Anti-Pot Group Complains That Coloradans Are Not Buying Enough Pot


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Numbers released by the Colorado Department of Revenue this week indicate that the marijuana industry added $3.5 million to state coffers in January. That includes about $1.3 million from the standard 2.9 percent sales tax, $1.4 million from a special 10 percent sales tax, and $200,000 from a 15 percent marijuana excise tax, plus about $600,000 in license and application fees. Of that total, about $2 million comes from the newly legal recreational segment; the rest comes from medical marijuana, which is subject to the standard sales tax (and the fees) but not the other levies. Recreational sales totaled $14 million in January, the first month in which it was legal to sell cannabis for general consumption.

That's not nearly enough, according to the anti-pot group Project SAM. "It appears that Colorado is falling well short of the state's revenue projection from marijuana sales," say Patrick Kennedy, the group's chairman, and Kevin Sabet, its executive director, in a press release. A measly $2 million per month, they complain, is "far below estimates claimed by both the Governor and legalization advocates." Last month Gov. John Hickenlooper proposed a spending plan based on recreational marijuana revenue of $118 million next fiscal year, more than twice as high as projected before voters approved legalization in 2012. If revenue continues trickling in at a rate of just $2 million or so a month, it will fall far short of both projections. But how likely is that?

Before we consider that question, let us pause to savor the irony of pot prohibitionists complaining that people are not buying enough pot. If the first month's tax revenue were a lot higher, of course, Project SAM would still have complained, citing the number as evidence that legalization is transforming Colorado into a state of stoned zombies. Either way, the prohibitionists can't lose: No matter what happens in Colorado, it will show legalization is a disaster. 

But is Project SAM right to suggest that annual tax revenue from the recreational marijuana business will be more like $24 million than $118 million next fiscal year? Probably not. Here are a few reasons to think Hickenlooper's projection is more accurate than Project SAM's:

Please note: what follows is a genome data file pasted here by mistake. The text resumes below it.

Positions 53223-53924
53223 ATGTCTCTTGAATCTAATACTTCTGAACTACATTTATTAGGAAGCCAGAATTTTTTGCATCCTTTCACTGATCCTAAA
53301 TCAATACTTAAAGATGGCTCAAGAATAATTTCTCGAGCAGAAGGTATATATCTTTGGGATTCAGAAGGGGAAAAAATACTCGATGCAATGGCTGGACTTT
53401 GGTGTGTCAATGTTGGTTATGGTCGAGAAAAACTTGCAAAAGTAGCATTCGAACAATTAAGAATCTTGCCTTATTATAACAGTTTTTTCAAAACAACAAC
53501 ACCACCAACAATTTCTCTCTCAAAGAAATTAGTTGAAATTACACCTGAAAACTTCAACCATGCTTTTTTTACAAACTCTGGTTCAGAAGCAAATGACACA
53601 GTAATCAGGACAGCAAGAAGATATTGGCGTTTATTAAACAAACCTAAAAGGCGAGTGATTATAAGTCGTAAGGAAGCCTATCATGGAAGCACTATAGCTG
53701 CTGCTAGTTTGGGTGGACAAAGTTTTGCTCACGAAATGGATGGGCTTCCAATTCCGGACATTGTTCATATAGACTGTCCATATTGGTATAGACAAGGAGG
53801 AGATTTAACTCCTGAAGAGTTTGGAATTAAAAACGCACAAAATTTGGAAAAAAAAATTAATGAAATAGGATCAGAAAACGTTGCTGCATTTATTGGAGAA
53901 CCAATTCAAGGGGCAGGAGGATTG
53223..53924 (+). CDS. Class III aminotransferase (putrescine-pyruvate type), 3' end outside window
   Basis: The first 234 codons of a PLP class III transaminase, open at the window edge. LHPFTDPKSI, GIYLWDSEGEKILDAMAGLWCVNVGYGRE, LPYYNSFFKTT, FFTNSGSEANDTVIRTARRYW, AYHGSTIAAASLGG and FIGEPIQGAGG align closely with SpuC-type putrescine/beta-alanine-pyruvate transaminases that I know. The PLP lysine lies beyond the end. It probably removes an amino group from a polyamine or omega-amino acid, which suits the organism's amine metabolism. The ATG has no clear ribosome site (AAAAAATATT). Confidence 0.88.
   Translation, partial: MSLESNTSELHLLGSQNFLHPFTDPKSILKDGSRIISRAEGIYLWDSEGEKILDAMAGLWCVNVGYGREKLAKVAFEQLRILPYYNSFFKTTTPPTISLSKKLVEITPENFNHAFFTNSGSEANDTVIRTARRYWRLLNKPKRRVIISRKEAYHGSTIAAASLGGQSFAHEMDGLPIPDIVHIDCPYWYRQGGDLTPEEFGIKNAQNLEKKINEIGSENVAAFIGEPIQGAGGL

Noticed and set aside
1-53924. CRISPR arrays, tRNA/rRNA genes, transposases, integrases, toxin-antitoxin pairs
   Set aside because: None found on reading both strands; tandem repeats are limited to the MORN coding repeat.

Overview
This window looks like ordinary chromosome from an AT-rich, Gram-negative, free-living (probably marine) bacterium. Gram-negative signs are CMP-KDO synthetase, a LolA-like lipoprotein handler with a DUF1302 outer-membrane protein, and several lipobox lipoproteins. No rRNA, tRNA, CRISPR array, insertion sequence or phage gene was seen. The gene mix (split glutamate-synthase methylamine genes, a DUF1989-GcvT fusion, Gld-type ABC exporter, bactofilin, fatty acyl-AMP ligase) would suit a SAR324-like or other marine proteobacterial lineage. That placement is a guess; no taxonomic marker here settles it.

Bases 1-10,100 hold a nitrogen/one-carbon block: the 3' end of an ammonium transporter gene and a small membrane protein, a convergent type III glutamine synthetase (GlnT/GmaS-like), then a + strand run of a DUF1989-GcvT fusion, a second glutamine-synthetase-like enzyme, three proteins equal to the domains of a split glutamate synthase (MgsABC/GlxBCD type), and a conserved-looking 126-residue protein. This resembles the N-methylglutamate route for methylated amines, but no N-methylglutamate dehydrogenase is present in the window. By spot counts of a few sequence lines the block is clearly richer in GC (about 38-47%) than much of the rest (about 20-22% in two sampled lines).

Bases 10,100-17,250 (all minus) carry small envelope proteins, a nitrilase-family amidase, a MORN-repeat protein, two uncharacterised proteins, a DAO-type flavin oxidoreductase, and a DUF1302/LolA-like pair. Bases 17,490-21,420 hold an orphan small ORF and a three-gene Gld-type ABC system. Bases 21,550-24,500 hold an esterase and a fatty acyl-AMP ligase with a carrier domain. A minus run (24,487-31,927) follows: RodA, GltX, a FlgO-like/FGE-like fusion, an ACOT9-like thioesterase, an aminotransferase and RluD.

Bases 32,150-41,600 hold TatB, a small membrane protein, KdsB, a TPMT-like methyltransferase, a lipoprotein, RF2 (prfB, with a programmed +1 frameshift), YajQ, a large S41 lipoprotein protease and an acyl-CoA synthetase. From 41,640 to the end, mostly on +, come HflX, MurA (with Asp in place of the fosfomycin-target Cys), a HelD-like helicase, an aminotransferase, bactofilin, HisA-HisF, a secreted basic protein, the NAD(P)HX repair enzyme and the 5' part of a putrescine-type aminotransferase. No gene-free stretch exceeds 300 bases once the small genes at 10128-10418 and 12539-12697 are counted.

1. A relative handful of recreational pot stores opened for business in January.

2. Thanks to various artificial restrictions on supply, shortages were common.

3. After the first harvests of marijuana from plants grown especially for the recreational market, legal cannabis will be more plentiful.

4. Current cannabis consumers who were repelled by lines, shortages, and high prices will start switching from black-market dealers to legal outlets as the supply expands and prices fall.

5. After the initial adjustment period, new consumers will start venturing into the state-licensed pot shops.

Let's try a (very) rough calculation. A RAND Corporation estimate put total marijuana consumption in Washington at something like 175 metric tons in 2013. Colorado's population is three-quarters the size of Washington's, so let's say Colorado's 2013 consumption was in the neighborhood of 130 metric tons. Assuming that the price of recreational marijuana drops toward the price currently charged for medical marijuana as supply exands, it might go for $10 per gram. To hit a target of $10 million in revenue per month, as projected by Hickenlooper, you'd need about $70 million in sales, or $840 million for the whole year. At $10 a gram, that's 84 million grams, or 84 metric tons, which is 65 percent of 130 metric tons, the total pre-legalization market. Since the market is apt to expand as a result of legalization, if state-licensed stores manage to attract half of it next fiscal year, Hickenlooper's projection looks pretty plausible. More plausible, anyway, than $24 million in annual revenue, which means $168 million in sales—in this scenario, about 17 metric tons, or 13 percent of the pre-legalization market.

I've never been a big fan of tax revenue as an argument for marijuana legalization. But it seems to me that prohibitionists cannot have it both ways. If legalization leads to a huge increase in consumption, as they predict, it will generate substantial tax revenue. Whether that counts as a benefit or a cost of legalization is another question.